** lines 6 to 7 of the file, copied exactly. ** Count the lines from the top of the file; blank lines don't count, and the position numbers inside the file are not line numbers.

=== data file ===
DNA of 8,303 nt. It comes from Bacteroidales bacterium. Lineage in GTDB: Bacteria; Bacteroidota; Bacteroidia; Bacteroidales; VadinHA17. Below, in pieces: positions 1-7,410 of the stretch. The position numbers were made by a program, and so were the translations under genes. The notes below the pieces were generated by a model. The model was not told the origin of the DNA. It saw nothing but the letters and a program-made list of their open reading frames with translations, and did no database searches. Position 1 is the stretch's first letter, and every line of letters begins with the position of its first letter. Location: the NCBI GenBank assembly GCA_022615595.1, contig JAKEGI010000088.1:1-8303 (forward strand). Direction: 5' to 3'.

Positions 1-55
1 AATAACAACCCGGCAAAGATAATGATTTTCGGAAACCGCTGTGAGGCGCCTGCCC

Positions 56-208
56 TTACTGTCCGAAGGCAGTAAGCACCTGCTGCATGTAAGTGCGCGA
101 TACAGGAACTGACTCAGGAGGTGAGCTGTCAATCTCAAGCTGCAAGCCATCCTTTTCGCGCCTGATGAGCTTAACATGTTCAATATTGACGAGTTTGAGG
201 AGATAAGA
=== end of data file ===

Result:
101 TACAGGAACTGACTCAGGAGGTGAGCTGTCAATCTCAAGCTGCAAGCCATCCTTTTCGCGCCTGATGAGCTTAACATGTTCAATATTGACGAGTTTGAGG
201 AGATAAGA